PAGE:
img_7982Two weeks ago, I shared a book that is a favorite beginning of the year read aloud from one of my librarian friends from work (Miss Smith’s Incredible Storybook). I decided that I would ask the same of the librarian from the other school where I work, and she introduced me to this book. While it’s a little late in the school year for the first day, I think everyone can relate a bit with the First Day Jitters.

This is a fun little story about Sarah Jane Hartwell, who needs to get up for her first day at her new school. There is an ensuing argument between Mr. Hartwell, who is understanding but insistent, and Sarah Jane, who is imagining the horrors of her new school: “I don’t know anybody, and it will be hard, and… I just hate it.” It’s certainly a feeling that everyone can relate to at some point! Sarah Jane is pushed through her morning routine and taken to school, where her new principal swoops in to welcome her. This leads up to the twist at the end, where we discover, of course, that Sarah Jane Hartwell is the new teacher.

I suppose it could be argued that the plot line is a bit cliche, but we are talking about a children’s book here. I love the idea behind it, and definitely relive those first day jitters with the start of every school year. Since many younger students already have a hard time realizing that their teachers do not actually live at the school, I think it’s a fun way to share with them that they are not alone in their worries at the beginning of the school year.

My favorite thing about this one? The illustrations. They are fun, and also add to the story. Throughout the story, Mr. Hartwell and the family dog attempt to move Sarah Jane along in her preparations for the day. All the while, Sarah Jane and her faithful cat are adamant in their refusals. The dog attempts to pull the blankets off her head, while the cat bunkers down for a fight. Perfect.

Boris’s thoughts: “I had no idea there was a book about you. 4 paws.”

The Little Prince

img_6395Date Read: June 10 to June 12, 2018

Rating: 5 (of 5) stars

I am a little bit ashamed to admit that it took me until 2018 to read this book. I really loved this book, but I also have some mixed feelings about this book. I’m going to admit up front that I’m not sure this is going to count as a traditional book review– more of my own semi-rambling thoughts. Although, I suppose that is at least somewhat appropriate for such a well known story.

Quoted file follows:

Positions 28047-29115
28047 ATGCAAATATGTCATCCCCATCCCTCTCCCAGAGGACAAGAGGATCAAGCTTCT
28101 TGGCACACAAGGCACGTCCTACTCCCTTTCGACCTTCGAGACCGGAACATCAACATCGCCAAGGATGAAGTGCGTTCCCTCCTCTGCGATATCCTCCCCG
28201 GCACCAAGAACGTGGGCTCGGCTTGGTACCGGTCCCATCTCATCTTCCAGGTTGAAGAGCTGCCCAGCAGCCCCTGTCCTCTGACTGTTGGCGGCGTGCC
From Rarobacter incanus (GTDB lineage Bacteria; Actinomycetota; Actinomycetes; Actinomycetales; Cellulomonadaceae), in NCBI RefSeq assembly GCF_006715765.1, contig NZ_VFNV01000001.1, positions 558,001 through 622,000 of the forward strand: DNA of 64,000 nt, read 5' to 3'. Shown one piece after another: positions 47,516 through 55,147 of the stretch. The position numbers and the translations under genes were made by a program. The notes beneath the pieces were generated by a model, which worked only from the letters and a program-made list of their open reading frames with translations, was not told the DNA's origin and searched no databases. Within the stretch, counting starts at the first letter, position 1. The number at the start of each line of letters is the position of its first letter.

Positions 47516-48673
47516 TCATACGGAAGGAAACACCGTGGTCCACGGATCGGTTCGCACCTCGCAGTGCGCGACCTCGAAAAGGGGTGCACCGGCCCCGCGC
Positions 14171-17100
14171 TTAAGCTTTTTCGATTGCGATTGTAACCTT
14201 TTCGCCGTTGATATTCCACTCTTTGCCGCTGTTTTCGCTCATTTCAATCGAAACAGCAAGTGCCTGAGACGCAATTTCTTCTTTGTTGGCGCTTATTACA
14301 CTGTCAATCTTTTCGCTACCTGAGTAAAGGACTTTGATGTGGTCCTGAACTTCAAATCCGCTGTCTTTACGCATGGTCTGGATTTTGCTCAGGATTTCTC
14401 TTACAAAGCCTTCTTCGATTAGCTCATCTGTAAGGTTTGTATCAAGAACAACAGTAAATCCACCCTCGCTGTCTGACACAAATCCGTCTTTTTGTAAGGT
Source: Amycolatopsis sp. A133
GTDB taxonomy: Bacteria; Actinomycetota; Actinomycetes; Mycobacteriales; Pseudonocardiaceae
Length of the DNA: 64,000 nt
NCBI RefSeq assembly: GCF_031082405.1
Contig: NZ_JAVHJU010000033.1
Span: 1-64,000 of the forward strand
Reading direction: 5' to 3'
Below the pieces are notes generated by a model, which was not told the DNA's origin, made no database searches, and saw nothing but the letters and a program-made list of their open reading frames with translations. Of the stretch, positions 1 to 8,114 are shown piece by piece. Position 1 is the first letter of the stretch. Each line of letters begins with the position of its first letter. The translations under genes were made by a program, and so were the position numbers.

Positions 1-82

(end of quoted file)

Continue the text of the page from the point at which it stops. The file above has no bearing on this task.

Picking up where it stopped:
The Little Prince is a book about what a pain adults can be, written by an adult for children, but maybe actually for the adults that are reading the book to children. Did I lose anyone there? Understandable.

I suppose what I’m getting at here, is that I cannot quite decide who the intended audience actually is for this book. Certainly it is written as a children’s book, but there is so much that I feel is intended for adults. These things, of course, are good reminders. We are kind of a pain– especially from the perspective of children. We are so often wrapped up in our own thoughts, our own things to do, our own “matters of consequence.” At the same time, I think there are plenty of themes in there for children as well– responsibility, relationships, recognizing that our actions are part of what gives the things around us value. Perhaps these are themes for children that are also areas where adults may need some reminders?

Honestly, I could probably type for days without ever feeling that I have done this book justice. It is sad, but it is sweet. If you’ve debated reading it, I would suggest that you stop putting it off. It is a fast, easy read–the only reason I did not finish it in a day is laziness and silly adult responsibilities. Even if you do not love it, it is a book that I feel undoubtedly is worth the read.

Boris’s thoughts: “I think this counts as a snuggle-time book. 4 paws.”

Miss Smith’s Incredible Storybook

img_7899This book is a fairly recent discovery for me, within the last few years. I saw it for the first time when it arrived as a new book in our school library. It’s a fun story, and the illustrations are awesome. This one is a bit higher reading level than many of the other children’s books that I have posted, but makes a great read aloud across elementary grades.

It begins, unfortunately, how many stories begin: with a student bored at school. However, then enters the new teacher: Miss Smith, with her spiky red hair, leather jacket, and wild dresses. The day goes on as expected, until story time, when Miss Smith takes out her storybook, which has the power to truly bring stories to life. As a total book nerd and a psychologist, I love this: the teacher who can make reading interesting and come alive… but in this case, by actually making the storybook characters come alive. Suddenly school is interesting! Who wouldn’t want to come to school every day to be pulled into a new an exciting world? Of course, at some point, this all has to go terribly wrong. Things go awry when the principal steps in, resulting in storybook characters escaping and wreaking havoc until Miss Smith returns to save the day.